American women are having fewer children than at any other time on record, the Centers for Disease Control and Prevention said in August. Since the beginning of the Great Recession in 2007, the fertility rate in the United States has decreased by more than 10 percent to a new low of 59.8 per 1,000 women, or about 1.8 children per woman. Yet according to a 2013 Gallup poll, what Americans consider to be the ideal number of children has remained stable at around 2.6 since the 1970s.
A new poll from The Economist shows Americans are not alone in undershooting their ideal family size. In 11 of the 19 countries polled—at various levels of development—parents wanted more children than they expected to have. Financial pressures were the most common explanation given for the mismatch. The survey also found that those who had more children than their ideal seldom cited lack of access to birth control as the reason for overshooting—and most were just as happy or even happier with their “extra” kids.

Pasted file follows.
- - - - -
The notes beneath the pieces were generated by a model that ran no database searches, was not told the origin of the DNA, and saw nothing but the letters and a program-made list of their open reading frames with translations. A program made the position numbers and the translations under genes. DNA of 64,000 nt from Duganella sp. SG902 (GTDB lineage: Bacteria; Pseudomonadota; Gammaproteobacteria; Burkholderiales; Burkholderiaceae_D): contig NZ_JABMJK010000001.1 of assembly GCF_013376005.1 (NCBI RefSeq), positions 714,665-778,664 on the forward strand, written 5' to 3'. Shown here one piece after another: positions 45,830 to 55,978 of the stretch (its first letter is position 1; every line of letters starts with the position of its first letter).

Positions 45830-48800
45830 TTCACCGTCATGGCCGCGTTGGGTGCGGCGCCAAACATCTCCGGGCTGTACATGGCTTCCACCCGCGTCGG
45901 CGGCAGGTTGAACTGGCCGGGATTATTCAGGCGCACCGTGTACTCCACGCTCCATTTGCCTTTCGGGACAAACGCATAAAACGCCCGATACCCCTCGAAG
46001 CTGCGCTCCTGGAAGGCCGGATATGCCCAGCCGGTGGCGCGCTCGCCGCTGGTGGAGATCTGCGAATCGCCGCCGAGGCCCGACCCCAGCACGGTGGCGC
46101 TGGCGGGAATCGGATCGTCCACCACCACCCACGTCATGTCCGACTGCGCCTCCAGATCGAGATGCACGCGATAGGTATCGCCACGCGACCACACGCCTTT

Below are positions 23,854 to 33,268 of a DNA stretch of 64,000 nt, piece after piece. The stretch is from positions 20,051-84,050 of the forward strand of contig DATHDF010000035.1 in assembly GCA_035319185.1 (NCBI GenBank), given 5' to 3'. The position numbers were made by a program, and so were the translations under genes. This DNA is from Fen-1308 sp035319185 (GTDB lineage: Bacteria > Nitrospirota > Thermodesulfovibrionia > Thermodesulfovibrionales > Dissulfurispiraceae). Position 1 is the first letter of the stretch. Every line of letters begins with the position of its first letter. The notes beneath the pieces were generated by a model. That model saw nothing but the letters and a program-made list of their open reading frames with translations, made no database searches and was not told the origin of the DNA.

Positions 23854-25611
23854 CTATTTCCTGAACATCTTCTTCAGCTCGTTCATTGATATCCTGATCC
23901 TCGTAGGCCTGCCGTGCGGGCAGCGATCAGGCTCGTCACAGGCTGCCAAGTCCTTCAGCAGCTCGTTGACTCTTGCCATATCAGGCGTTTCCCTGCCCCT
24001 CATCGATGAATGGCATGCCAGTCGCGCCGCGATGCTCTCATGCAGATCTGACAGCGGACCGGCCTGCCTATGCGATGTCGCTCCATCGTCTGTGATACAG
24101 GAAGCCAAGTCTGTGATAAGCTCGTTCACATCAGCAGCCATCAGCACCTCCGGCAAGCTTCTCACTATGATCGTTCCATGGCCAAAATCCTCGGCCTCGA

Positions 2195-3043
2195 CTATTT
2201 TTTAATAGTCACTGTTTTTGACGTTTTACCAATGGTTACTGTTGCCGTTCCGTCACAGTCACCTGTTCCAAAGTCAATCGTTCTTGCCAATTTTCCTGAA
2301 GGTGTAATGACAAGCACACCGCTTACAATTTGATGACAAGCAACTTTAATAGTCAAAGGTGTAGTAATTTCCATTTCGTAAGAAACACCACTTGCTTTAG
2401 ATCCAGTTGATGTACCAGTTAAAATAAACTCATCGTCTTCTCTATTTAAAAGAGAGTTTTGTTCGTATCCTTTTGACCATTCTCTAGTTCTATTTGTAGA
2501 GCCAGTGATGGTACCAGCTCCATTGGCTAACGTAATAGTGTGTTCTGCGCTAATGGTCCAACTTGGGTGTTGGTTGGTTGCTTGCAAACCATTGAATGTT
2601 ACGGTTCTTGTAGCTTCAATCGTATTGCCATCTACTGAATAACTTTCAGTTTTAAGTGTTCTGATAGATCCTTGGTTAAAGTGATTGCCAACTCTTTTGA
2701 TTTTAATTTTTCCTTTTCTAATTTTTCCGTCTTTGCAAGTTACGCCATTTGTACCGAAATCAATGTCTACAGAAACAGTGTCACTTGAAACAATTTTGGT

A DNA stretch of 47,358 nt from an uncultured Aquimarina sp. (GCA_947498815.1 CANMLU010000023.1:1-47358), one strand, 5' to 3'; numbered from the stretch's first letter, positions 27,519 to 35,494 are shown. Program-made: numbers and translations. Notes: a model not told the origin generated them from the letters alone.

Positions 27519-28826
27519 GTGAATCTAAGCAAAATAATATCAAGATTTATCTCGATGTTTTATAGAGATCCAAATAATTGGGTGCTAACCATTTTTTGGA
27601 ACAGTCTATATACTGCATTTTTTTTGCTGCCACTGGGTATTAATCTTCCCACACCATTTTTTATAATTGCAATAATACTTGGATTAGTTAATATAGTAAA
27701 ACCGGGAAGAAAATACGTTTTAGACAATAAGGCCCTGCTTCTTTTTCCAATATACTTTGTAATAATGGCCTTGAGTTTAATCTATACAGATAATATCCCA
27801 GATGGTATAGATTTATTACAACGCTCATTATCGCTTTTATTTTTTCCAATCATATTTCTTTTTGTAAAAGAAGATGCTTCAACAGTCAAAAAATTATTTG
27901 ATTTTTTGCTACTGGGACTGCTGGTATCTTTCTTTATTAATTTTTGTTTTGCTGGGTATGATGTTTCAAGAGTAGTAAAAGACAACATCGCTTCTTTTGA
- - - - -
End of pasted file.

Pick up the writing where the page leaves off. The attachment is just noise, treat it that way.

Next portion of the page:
Regrettably, family planning in the context of foreign aid has long been synonymous with contraception. It operates under the assumption that mothers in poor countries must limit their family size in order to reap the rewards of the globalized economy. Yet the experience in the United States, as well as demographic and economic “success stories” like China and Mexico, suggests that market demands may be setting those limits more than the desires of couples. This is exactly backward. Helping families prosper means helping them feel secure in their ability to have, not just avoid, children.